Officially, US debt stands at more than $17 trillion. In reality, it is many times more. So who in his right mind would think it is a good time to start a war with Russia over Ukraine? And worse, who would commit the United States to bail out a Ukraine that will need at least $35 billion to survive the year? Who? The president and Congress, backed by the neocons and the so-called humanitarian interventionists! Cooler heads in the United States are not currently prevailing. There is a danger of an unimaginable conflict between the US and Russia. We must demand a shift away from a war footing, away from incendiary rhetoric. We are broke and cannot afford to “buy” Ukraine. We certainly cannot afford another war, especially with Russia!
What Hagel proposes is not cuts, but instead a shift in spending away from personnel and toward new high-tech weapons which are favored by and profitable to the military-industrial complex. Welfare spending is bankrupting the country. But military spending is also welfare: it is welfare for the well-connected military-industrial complex, which enriches itself manufacturing useless boondoggles like the F-35 fighter. A proper foreign policy would mean a strong national defense, but a huge reduction in interventions and commitments overseas. Why are we stirring up trouble in Ukraine? In Syria? In Africa? Why are we defending South Korea and Japan when they are wealthy enough to defend themselves? A proper sized foreign policy would defend the United States instead of provoking the rest of the world.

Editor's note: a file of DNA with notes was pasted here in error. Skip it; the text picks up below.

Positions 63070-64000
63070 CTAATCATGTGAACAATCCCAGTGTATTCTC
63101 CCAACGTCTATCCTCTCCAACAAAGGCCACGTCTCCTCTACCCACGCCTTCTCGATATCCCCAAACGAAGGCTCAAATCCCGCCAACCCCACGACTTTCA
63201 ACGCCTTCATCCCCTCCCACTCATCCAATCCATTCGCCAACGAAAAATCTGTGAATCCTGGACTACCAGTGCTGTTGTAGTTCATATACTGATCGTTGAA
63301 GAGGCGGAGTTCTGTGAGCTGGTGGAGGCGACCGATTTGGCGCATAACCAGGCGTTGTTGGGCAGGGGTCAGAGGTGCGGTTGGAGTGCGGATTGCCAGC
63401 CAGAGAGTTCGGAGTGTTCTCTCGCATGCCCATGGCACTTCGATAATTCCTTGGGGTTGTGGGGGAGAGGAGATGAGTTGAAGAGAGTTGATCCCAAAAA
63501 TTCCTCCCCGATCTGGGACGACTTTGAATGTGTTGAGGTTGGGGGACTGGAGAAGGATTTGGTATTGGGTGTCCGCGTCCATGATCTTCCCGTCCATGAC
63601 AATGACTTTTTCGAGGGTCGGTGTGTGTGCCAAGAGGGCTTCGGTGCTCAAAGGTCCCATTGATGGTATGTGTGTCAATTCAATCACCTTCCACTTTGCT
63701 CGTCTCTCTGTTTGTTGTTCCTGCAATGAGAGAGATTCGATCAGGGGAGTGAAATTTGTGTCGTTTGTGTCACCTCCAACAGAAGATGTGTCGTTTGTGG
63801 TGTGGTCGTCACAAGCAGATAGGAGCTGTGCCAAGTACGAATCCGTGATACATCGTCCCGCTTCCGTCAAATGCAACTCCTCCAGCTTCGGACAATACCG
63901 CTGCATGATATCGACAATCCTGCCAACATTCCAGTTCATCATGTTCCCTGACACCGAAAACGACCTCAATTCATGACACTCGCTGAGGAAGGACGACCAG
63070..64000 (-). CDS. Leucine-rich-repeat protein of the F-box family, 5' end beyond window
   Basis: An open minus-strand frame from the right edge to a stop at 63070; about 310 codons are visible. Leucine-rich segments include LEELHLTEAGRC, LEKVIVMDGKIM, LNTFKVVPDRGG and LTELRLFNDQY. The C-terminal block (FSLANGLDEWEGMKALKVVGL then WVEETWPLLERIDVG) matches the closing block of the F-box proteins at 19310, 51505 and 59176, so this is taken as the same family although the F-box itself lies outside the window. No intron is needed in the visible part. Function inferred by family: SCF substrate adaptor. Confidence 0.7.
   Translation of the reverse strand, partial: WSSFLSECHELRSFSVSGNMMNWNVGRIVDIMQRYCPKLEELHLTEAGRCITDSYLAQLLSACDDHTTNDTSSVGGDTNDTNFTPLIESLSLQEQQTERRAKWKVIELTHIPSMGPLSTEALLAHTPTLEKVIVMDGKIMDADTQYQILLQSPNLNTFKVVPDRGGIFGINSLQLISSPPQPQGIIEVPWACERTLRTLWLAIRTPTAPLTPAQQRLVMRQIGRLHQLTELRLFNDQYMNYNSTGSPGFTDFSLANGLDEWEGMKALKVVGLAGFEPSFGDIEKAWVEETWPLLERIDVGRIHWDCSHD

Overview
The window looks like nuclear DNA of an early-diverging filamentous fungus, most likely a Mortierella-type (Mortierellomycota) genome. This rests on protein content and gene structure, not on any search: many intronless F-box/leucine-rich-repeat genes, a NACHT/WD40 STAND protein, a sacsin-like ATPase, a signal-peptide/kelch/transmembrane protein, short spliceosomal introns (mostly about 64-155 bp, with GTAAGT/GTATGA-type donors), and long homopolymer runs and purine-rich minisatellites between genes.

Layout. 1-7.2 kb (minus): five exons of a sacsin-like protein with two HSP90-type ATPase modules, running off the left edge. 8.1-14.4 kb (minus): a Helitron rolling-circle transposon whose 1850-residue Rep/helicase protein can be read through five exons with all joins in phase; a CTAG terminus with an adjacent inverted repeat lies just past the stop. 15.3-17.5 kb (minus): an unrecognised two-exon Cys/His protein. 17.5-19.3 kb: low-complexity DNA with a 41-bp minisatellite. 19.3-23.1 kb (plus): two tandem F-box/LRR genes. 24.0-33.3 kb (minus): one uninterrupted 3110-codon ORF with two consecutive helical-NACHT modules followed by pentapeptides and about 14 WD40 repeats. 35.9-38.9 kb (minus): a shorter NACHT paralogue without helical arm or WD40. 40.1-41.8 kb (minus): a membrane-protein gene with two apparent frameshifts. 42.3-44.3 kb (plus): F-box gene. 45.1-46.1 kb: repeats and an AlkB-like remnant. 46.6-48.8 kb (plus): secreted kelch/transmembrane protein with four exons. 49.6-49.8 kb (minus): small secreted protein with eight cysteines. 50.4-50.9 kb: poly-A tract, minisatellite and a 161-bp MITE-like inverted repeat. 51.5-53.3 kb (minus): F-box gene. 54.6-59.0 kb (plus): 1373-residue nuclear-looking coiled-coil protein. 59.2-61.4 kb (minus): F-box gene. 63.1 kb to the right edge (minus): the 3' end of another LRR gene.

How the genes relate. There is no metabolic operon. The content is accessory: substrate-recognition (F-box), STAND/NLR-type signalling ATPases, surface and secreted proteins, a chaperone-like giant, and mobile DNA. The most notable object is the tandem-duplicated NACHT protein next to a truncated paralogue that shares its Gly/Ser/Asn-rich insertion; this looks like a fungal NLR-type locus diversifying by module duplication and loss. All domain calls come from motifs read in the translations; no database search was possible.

The usual interventionists in the US have long meddled in the internal affairs of Ukraine. In 2004 it was US government money that helped finance the Orange Revolution, as US-funded NGOs favoring one political group over the other were able to change the regime. These same people have not given up on Ukraine. They keep pushing their own agenda for Ukraine behind the scenes, even as they ridicule anyone who claims US involvement. If you asked most Americans how they feel, my bet is that you would discover they are sick and tired of the US government getting involved in every crisis that arises. And I bet if we asked the Ukrainians, a vast majority of them would prefer that the US — and Russia and the European Union — stay out their affairs and respect their sovereignty. So let’s keep our hands off of Ukraine and let them solve their own problems!